Unsurprisingly most of the actresses are from Britain but I was surprised at how well represented Swedish actresses are in the Bond girl world (five of them).
Data from this list on Wikipedia.
There’s now been five X-Men films and a whole bunch of different mutants pop-up throughout, to the point where in the latest film, I was trying to work out exactly how many of them I’d seen before and which were new. All these powers get confusing.
So here are all the mutants with names whose powers you see by film (not including the Wolverine movies because they were rubbish) on a timeline. I’ve split Days of Future Past into two for this: the past bit and the future bit. Thought I didn’t include that revised version of the ‘present’ at the end because that was very brief and a bit confusing.
I’ve also shown who the different actors were that played the roles, as to add to the confusion a few of them are played by different people – that’s without including flashbacks, which would add several more. They’re split by ‘good’ and ‘bad’ mutants, though this is a bit rough with a few of them crossing that boundary through the series.
The Last Stand features the most named mutants in a film with 23, albeit several being cameo roles, with the combined future and past parts of Days of Future Past adding up to 20 mutants.
Data from the X-Men movies wikia
It’s a simple one this. Rocky has had a fair few outings at the cinema (six in fact) but as a boxer on-screen what’s his actual record? For a start it turns out he doesn’t actually box very much. Each film one tends to be build around one fight. If it’s the boxing action you’re after then Rocky III is for you with 13 opponents faced, although ten are in a montage and one is more of a wrestling match with Hulk Hogan (aka Thunderlips).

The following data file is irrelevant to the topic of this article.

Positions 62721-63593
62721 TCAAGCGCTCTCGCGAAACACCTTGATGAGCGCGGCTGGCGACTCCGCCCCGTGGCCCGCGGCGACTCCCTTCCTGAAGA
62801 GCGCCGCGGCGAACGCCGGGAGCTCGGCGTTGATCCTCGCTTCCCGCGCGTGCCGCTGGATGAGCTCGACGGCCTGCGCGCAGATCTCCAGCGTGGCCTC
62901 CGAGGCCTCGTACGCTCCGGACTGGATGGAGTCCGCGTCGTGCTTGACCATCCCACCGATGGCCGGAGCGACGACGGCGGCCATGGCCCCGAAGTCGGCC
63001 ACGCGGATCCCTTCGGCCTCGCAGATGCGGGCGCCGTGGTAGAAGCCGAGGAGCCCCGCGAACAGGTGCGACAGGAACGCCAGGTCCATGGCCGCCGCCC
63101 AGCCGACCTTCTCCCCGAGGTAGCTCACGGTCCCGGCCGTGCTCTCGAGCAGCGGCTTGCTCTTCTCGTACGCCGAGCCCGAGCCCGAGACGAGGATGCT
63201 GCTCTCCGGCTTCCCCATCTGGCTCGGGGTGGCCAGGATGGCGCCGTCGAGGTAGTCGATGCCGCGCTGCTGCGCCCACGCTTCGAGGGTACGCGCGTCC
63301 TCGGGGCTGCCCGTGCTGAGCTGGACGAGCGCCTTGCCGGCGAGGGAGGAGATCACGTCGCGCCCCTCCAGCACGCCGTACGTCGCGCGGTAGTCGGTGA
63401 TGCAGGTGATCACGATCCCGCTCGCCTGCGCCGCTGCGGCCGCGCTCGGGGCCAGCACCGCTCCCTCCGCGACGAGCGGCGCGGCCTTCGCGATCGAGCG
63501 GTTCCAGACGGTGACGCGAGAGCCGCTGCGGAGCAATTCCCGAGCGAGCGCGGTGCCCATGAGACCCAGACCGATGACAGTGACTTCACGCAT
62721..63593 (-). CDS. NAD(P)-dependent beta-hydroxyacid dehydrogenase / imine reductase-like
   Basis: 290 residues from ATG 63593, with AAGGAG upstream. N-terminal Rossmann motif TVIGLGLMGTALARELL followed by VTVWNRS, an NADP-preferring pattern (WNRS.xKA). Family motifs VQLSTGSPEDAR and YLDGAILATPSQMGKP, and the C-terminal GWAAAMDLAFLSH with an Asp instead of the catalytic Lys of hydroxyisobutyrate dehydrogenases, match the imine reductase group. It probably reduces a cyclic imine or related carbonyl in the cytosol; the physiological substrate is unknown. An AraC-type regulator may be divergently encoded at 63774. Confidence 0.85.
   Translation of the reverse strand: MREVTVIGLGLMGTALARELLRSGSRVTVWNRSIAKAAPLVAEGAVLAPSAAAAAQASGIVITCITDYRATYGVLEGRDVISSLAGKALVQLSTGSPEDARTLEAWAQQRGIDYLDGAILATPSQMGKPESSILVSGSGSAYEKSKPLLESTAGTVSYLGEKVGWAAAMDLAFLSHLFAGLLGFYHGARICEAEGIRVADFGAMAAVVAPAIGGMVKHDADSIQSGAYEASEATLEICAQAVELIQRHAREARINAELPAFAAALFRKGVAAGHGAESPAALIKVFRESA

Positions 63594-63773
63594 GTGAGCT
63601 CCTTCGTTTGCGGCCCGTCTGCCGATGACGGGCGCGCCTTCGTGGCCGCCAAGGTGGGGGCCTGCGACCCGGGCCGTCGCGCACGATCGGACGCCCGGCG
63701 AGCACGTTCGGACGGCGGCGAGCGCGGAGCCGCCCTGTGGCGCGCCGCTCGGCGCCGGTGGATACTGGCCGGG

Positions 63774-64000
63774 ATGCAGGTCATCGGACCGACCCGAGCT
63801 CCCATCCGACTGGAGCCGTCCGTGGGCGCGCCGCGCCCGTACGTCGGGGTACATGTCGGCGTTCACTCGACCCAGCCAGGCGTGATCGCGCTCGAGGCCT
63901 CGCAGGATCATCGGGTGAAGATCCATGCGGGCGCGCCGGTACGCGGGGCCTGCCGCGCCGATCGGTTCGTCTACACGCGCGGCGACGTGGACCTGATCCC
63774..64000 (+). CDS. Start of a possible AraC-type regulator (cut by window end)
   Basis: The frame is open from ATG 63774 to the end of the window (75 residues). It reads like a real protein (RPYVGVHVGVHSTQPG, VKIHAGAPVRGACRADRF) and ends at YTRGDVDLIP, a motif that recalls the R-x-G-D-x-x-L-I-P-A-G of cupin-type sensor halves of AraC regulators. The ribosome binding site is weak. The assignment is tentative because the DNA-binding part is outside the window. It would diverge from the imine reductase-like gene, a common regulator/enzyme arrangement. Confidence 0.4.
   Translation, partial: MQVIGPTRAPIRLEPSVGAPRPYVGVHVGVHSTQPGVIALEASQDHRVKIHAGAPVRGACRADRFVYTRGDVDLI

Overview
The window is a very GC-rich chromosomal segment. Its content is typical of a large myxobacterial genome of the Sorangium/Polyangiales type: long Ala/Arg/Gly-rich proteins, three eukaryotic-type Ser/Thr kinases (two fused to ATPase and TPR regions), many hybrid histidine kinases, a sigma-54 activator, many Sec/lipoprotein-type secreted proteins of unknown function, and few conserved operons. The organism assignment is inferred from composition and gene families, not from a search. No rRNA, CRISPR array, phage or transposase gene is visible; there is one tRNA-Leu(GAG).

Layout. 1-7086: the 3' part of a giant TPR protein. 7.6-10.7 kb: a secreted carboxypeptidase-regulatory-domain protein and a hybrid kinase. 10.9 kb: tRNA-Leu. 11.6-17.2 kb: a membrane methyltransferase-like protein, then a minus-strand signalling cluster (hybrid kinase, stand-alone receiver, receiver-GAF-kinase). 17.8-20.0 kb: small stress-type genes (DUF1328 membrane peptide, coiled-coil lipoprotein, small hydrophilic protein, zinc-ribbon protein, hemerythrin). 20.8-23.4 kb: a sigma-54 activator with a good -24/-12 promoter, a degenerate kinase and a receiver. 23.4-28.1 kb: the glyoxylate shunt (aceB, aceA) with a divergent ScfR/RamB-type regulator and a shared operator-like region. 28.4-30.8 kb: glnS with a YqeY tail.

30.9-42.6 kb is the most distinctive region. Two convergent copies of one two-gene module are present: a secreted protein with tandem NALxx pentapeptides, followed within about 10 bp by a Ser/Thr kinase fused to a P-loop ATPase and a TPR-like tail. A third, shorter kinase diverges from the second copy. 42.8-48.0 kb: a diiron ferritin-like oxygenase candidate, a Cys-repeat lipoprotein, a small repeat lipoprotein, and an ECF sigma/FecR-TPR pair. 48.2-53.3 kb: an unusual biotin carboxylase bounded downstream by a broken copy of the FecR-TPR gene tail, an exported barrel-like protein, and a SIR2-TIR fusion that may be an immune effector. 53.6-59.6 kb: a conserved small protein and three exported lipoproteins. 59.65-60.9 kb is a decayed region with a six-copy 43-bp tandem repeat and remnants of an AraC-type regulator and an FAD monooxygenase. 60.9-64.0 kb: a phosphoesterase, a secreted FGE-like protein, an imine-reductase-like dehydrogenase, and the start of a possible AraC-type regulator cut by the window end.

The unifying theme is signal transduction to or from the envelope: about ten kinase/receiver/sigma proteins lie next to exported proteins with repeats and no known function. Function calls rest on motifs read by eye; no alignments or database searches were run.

The data is from Rocky’s Wikipedia page, where they’ve actually included a ton of other fights. Somehow someone has incredibly worked out the rest of his journeyman record (including names and which round the fights ended in), which makes his total stand at 57 - 23 - 2. I did add one additional fight from Rocky V where he has a scrap with Tommy Gunn in the street, which whilst not a ‘proper’ fight I included so that that film could get a mention. Also if the fight with a wrestler is going to count…
But in terms of on-screen boxing it’s 15 wins (15 knockouts), three losses and one draw. What stands out (other than the series not being afraid to have a few losses) is all of his wins coming by way of knockout. Showing the film industry’s love for a dramatic finish but somewhat surprising for a character who was more about his impressive stamina, granite chin and lasting power.
This started with a hypothesis. As all good pieces of research tend to. And the hypothesis was my girlfriend insisting that “all famous people are small” (it came after being surprised by the height of David Beckham in real life). I wondered if this applied to the top film stars. Is it true that film actors have some kind of ‘short man syndrome’ driving them to success on the screen? One immediately thinks of Tom Cruise and figures there must be something in it…
What’s a good proxy for fame? Box office success seemed to fit the bill, so I found the top ten grossing male and female actors at the time of writing and compared their heights. One edit: Bonnie Hunt (“who?” you ask – check the Pixar credits) pops up in the women’s top ten but as her success has come through being a voice actress, her height is irrelevant so I ignored her. Anyway I’ve then compared these top ten with the US average heights (as the majority are American).
The results? The men’s ten somewhat match the average with six over and four under, which actually brings the group out at 3cm above. But the women are notably taller, coming in at a whole 6cm higher than the women’s average height in the US, with eight stars above it. Even if the very top grossing actress bucks this trend by a significant amount.
So there you have it, to be a successful film actor you need to be tall. Maybe.